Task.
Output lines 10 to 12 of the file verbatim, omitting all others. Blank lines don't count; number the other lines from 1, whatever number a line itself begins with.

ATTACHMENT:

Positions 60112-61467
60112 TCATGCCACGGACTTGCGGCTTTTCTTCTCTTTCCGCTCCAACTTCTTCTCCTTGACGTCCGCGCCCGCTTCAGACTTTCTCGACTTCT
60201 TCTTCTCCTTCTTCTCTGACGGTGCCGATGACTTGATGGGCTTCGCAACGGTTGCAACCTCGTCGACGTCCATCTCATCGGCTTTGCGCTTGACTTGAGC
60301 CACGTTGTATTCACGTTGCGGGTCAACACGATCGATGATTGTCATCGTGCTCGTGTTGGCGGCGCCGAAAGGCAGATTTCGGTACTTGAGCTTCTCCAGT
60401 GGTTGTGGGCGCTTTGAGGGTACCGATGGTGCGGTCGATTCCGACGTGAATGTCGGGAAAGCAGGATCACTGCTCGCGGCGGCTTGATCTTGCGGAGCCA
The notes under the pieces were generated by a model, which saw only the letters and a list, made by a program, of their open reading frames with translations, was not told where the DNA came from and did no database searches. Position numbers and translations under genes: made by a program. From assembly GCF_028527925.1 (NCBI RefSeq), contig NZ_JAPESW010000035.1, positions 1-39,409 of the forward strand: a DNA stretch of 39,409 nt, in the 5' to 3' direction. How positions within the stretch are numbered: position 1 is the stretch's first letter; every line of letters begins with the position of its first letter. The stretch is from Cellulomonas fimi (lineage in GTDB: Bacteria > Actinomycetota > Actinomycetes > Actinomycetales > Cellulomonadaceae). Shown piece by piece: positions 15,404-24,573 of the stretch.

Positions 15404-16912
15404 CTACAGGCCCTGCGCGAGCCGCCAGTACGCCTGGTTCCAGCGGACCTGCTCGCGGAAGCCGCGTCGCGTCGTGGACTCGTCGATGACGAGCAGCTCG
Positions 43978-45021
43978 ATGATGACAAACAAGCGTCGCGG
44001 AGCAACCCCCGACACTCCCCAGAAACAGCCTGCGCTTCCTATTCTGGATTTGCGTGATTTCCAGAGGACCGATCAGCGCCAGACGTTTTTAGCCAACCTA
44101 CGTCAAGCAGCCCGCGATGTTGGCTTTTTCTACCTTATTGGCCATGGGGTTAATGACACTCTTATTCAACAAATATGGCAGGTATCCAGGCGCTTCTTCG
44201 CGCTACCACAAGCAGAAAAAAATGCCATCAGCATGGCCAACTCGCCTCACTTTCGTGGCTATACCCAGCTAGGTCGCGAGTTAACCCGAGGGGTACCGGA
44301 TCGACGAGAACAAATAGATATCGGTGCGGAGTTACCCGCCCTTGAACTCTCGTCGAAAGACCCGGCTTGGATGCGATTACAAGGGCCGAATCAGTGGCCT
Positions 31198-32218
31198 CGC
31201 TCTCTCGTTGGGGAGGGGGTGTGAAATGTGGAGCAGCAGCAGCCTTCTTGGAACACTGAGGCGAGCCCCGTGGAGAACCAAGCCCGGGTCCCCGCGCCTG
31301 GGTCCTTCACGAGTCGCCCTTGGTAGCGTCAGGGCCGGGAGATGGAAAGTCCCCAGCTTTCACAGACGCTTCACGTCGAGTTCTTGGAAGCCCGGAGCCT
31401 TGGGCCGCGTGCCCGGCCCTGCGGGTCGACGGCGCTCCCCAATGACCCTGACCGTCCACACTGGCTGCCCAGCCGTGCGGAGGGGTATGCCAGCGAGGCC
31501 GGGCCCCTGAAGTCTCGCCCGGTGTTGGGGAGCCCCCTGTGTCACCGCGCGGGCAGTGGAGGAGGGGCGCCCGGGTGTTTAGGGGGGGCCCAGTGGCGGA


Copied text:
43978 ATGATGACAAACAAGCGTCGCGG
44001 AGCAACCCCCGACACTCCCCAGAAACAGCCTGCGCTTCCTATTCTGGATTTGCGTGATTTCCAGAGGACCGATCAGCGCCAGACGTTTTTAGCCAACCTA
44101 CGTCAAGCAGCCCGCGATGTTGGCTTTTTCTACCTTATTGGCCATGGGGTTAATGACACTCTTATTCAACAAATATGGCAGGTATCCAGGCGCTTCTTCG